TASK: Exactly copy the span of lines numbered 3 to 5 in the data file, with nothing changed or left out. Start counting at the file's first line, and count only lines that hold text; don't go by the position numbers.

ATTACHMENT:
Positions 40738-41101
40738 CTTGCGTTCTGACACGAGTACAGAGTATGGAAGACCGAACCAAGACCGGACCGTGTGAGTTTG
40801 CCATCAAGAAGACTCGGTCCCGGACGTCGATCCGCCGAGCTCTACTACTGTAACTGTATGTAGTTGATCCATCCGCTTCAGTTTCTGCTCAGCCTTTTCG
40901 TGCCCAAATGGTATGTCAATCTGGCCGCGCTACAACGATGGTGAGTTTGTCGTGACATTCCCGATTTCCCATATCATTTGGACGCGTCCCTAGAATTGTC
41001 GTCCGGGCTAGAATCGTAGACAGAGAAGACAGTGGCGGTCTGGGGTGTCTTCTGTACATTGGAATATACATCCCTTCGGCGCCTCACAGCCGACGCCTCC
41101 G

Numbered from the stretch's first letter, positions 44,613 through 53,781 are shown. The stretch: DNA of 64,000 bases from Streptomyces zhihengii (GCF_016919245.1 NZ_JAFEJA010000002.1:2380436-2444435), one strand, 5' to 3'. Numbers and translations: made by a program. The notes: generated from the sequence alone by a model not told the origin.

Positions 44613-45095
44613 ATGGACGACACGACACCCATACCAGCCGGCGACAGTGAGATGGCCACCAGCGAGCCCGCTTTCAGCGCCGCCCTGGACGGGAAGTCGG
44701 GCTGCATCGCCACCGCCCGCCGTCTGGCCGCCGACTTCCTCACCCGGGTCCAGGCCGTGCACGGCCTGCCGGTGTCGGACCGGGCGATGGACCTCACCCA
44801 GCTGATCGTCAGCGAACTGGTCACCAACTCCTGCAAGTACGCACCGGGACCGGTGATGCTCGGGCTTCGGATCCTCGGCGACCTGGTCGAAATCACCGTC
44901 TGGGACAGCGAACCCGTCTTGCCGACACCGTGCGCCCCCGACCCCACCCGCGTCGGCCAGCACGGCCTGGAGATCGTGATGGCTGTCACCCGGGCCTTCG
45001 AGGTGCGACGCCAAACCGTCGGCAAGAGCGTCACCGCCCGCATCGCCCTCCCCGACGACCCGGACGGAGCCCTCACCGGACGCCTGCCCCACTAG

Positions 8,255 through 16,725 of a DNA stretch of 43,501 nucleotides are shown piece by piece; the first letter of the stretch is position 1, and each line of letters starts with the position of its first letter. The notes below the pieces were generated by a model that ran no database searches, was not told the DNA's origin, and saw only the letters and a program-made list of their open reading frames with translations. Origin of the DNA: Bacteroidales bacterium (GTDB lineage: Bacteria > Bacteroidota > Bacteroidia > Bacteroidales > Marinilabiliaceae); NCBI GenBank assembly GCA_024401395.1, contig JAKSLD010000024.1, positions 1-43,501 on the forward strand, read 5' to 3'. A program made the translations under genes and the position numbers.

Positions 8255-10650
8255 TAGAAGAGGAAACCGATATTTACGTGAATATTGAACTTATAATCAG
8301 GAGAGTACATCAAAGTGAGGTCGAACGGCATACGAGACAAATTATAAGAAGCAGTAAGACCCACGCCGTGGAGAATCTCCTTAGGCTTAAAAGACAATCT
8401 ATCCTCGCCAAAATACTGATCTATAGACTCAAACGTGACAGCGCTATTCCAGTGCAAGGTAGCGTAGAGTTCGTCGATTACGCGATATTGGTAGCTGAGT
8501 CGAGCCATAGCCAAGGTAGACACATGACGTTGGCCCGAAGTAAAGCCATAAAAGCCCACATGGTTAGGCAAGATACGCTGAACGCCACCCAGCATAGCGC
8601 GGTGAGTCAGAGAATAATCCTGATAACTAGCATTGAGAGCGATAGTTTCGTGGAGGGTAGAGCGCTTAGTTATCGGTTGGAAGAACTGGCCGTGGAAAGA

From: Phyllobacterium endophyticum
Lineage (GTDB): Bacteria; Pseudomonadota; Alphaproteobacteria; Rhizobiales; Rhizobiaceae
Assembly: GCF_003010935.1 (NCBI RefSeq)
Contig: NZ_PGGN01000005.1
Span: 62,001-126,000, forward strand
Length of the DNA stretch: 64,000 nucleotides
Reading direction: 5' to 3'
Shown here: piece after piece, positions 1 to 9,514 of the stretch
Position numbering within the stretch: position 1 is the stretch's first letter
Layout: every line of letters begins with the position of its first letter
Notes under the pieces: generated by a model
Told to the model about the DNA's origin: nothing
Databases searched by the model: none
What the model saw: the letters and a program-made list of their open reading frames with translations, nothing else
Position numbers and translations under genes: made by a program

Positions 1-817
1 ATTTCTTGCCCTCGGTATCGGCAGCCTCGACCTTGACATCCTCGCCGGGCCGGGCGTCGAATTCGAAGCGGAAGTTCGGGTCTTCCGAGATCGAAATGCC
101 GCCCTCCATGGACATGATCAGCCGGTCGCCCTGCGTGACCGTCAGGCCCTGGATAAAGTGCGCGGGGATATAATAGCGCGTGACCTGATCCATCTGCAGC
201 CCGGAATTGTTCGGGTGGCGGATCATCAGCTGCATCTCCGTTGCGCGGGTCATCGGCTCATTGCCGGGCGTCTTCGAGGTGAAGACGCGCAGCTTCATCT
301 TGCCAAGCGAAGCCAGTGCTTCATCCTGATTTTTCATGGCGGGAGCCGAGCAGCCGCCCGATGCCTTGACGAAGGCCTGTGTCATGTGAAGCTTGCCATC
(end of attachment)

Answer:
40801 CCATCAAGAAGACTCGGTCCCGGACGTCGATCCGCCGAGCTCTACTACTGTAACTGTATGTAGTTGATCCATCCGCTTCAGTTTCTGCTCAGCCTTTTCG
40901 TGCCCAAATGGTATGTCAATCTGGCCGCGCTACAACGATGGTGAGTTTGTCGTGACATTCCCGATTTCCCATATCATTTGGACGCGTCCCTAGAATTGTC
41001 GTCCGGGCTAGAATCGTAGACAGAGAAGACAGTGGCGGTCTGGGGTGTCTTCTGTACATTGGAATATACATCCCTTCGGCGCCTCACAGCCGACGCCTCC